Tuesday, 11 January 2011


I'm doing a little job at the university at the moment, helping them design a leaflet for the UCAS higher education fair. If you've been to university in the last ten years or so, then at some point you'll probably have been to one of these days. Universities from all over the country show up, sit behind a table for the day, and hand out prospectuses (and sometimes free pens and suchlike) to excitable 16/17 year olds who are trying to decide on their future university.

In the event, this design isn't going to be used, so I figured I'd share it with you here, as I quite like it. I was thinking about when I went to one of these fairs, and also later when I went on various different open days (And I went on quite a few...) how intimidated but excited I was by all the big university buildings, and I guess the idea behind this design was to simply represent this choice that the visitors to the fair are faced with.

The leaflet itself will have a map of the campus where the event is being held, a map of the conference hall, and a list of the institutions attending.
This is an initial drawing I did...

And here it is with some type for the cover. (It also had logos for UCAS, Uni of Brighton and HELOA, but for the purposes of this blog I took them off, because I thought they kind of ruined it. :D)

Of course, it's interesting to note that this year the fair may well have quite a different atmosphere to the one I visited about 5 years ago. The young people attending may have much less of the excitement about their future that I had, and many more questions about whether university is even within their means.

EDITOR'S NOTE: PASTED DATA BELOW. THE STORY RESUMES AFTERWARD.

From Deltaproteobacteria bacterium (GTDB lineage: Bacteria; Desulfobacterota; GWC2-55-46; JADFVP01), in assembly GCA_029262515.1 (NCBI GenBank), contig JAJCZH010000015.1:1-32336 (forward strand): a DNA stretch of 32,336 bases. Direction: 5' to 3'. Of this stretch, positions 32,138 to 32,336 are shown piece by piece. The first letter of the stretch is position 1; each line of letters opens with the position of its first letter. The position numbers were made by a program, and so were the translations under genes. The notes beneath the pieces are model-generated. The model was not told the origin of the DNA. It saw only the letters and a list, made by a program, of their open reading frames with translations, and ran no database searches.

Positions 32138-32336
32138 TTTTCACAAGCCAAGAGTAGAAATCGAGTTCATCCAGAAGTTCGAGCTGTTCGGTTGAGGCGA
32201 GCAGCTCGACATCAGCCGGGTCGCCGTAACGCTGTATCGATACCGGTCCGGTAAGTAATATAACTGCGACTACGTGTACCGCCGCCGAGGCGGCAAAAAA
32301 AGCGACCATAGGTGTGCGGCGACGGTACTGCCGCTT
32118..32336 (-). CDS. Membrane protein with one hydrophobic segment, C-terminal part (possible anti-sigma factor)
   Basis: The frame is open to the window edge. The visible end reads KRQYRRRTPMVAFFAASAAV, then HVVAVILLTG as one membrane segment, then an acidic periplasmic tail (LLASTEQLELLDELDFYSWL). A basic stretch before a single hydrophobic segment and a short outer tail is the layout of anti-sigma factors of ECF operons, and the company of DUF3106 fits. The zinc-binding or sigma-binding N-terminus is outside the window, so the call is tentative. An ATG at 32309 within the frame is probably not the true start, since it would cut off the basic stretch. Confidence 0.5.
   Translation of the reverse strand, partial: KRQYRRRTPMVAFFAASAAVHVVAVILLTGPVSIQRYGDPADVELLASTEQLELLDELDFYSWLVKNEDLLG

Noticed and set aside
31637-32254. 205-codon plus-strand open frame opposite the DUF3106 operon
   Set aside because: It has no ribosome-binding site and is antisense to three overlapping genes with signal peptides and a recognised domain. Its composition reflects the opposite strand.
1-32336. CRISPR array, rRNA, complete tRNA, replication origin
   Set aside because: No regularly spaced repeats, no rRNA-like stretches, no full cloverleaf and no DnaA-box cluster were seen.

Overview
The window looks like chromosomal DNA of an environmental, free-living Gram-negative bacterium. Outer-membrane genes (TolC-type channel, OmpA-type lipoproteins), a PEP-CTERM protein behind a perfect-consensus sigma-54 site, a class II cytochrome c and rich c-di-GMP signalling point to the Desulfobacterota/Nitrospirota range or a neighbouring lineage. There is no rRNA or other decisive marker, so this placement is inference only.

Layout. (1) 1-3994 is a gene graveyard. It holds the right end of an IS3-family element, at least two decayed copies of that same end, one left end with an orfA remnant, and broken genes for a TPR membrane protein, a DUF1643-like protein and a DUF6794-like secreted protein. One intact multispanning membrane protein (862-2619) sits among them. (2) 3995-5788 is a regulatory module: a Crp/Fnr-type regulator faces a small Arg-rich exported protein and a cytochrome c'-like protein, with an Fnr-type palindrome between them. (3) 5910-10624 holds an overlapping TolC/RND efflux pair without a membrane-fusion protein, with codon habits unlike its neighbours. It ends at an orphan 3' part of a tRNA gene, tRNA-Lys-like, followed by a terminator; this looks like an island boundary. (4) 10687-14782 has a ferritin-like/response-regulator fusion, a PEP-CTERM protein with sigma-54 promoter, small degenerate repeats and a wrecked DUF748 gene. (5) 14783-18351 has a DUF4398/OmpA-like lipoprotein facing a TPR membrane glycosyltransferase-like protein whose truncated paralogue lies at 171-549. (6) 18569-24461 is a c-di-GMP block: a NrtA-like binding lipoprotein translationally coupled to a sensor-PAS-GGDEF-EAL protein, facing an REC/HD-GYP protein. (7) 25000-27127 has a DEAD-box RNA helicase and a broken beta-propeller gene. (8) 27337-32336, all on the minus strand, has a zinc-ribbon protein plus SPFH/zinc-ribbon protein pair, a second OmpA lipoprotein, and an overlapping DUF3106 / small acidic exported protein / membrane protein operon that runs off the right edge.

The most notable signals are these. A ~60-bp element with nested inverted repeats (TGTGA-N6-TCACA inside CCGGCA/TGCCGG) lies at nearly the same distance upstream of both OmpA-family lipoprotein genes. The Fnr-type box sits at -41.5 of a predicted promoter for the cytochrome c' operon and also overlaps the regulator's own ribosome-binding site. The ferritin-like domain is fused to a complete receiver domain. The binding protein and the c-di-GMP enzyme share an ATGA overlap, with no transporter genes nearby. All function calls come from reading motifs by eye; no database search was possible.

This year almost all universities have seen record numbers of applications for places. (I was in the admissions office at Brighton uni today and I saw the huge stacks of forms!) As this is the last year before the potential fee increases, both A-level students finishing this year, and those who finished last year and failed to get a place are desperately scrambling to get onto courses, because next year they may not be able to afford it.

This fair which happens in April will be attended by young people who are facing the prospect of paying as much as £9000 a year for their university courses, and for some universities such as Oxford and Cambridge, perhaps substantially more.

This is not a political blog, so I'm not going to write down a long rant about my feelings on this, but suffice to say I'm feeling very fortunate I have done the university experience already, and I have great sympathy for families and students now faced with difficult decisions about the future.

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